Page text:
Parmesan and poppy seed shortbreads

parmesan and poppy seed shortbreads

Forget Pringles – these crumbly cheesy Parmesan and poppy seed shortbreads are so moreish that you’ll be lucky if one batch is enough to last you between the cooling rack and the serving plate. They are a perfect pre-dinner drink partner. My children love them with soup too.

The dough for these can be frozen ahead, leaving you to simply chop them, from frozen, into cookies and bake them just before your friends arrive (add 3 minutes to the cooking time if cooking from frozen). I often make a double batch of the recipe below so that I know I always have something to hand in party season. They are perfect for unexpected visitors, as hostess gifts or last minute party invitations.

The cooked biscuits will also sit very happily in an airtight tin for a few days. Just give them a quick blast in the oven to crisp them and awaken the flavours before serving.

As with all my baking recipes, I urge you to use a digital scale and metric weights for the most accurate and consistent reproduction of the recipe.

Parmesan and poppy seed shortbreads Ingredients (makes around 40 bite sized, incredibly moreish cookies)

240g (7 ¾ oz) plain (all purpose) flour

180g (6oz) room temperature salted butter, chopped into half inch pieces

60g (2oz) freshly grated Parmesan or, Stateside, Trader Joe’s Unexpected Cheddar

1 ½ teaspoons fine grain sea salt

½ teaspoon freshly ground black pepper or ¼ teaspoon red pepper flakes

1 egg yolk

1 tablespoon water

60g (2oz) black or white sesame or poppy seeds

Optional – add in 1½ teaspoons chopped fresh sage, chives or rosemary

Active prep time: 10 minutes plus 30 minutes resting time for the dough. Cooking time: 15-25 minutes

To make:

  1. Put the flour, butter, cheese, salt, black or red pepper and herbs, if using, into a food processor
  2. Mix until the mixture resembles fine breadcrumbs. If you don’t have a food processor, you can do this by hand by rubbing in the butter and cheese into the dry ingredients, in a similar way as you’d make scones.
  3. Add the egg yolk and water and either pulse or mix until you get a soft dough.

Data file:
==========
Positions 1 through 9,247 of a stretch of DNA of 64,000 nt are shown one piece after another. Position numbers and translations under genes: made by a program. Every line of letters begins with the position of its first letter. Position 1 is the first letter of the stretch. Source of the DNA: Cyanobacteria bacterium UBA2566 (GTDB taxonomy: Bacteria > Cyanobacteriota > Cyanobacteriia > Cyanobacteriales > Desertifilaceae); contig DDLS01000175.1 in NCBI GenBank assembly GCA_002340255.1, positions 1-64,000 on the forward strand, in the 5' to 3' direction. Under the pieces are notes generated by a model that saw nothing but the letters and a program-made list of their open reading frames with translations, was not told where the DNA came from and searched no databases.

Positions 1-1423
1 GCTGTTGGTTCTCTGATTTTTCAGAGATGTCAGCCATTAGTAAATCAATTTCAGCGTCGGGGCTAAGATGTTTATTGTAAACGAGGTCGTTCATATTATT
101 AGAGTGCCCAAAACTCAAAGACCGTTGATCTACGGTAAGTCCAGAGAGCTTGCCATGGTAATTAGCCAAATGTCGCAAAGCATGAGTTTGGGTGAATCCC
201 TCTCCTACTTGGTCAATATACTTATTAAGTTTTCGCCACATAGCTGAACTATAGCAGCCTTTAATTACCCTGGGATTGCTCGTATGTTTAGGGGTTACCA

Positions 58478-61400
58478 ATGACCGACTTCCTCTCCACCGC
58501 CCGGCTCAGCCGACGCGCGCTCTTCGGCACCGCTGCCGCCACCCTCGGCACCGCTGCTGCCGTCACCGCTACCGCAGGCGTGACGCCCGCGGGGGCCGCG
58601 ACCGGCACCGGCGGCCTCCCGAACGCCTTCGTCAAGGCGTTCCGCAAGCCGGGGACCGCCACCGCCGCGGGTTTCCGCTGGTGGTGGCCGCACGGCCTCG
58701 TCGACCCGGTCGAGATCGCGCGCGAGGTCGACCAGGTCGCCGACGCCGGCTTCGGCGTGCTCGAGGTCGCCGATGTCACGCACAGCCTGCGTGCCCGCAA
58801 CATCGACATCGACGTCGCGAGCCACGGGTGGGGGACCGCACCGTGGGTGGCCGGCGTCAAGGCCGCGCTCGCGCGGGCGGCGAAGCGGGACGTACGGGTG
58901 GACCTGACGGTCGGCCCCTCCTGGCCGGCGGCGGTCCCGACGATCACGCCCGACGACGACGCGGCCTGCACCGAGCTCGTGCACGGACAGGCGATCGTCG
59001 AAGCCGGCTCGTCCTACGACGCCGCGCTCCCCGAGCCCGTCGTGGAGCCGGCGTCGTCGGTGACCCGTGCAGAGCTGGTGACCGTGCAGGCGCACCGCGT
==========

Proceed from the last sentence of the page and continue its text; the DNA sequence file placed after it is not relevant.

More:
4. Lay two A4 sized pieces of baking parchment or plastic wrap on the worktop (counter) then put half the dough on each piece. Don’t worry if it is still a bit crumbly. It will squish together as we shape it.
  5. Roll the dough into two logs of around 20cm (8 inches) long and 4cm (1 ½ inches) wide.
  6. Put the sesame or poppy seeds onto a dinner plate then roll the dough in them so that the outside is covered. They will stick to the stickiness of the dough. Don’t worry if you mix up the seeds – it will still look good. Sometimes I do one end of the roll in seeds and leave the other side plain so that the finished cookies will be more varied.
  7. Wrap the seed coated dough tightly in plastic wrap or foil, then pop in the fridge for 30 minutes or up to 3 days. This chilling phase helps the butter firm up so that they are easier to slice later. You can also freeze the log of dough at this stage.
  8. Set the oven to 180c (350F) and line two baking sheets with a Silpat reusable silicone liner or baking parchment.
  9. When you’re ready to cook them, use a sharp knife to cut each log of dough into slices around ½ inch thick, then lay the slices on a cookie sheet/baking tin. They spread a tiny bit so you don’t need to leave too much space in between them. Bake for 15-20 minutes until golden brown – remember if you’re cooking them from frozen they will take a few more minutes to cook. Ovens vary so check them after 10 minutes and return them to the oven if they are still pale.
  10. Use a metal spatula to gently remove them from the baking sheet and lift them onto a cooling rack to cool for 5 minutes before serving.

Equipment

You can now buy the equipment I use in this recipe through my shop. I’ve spent years testing my favourite bits of equipment so rest-assured that whatever I recommend is the best tool for the job and will give you great results without cluttering your kitchen with unused tools.

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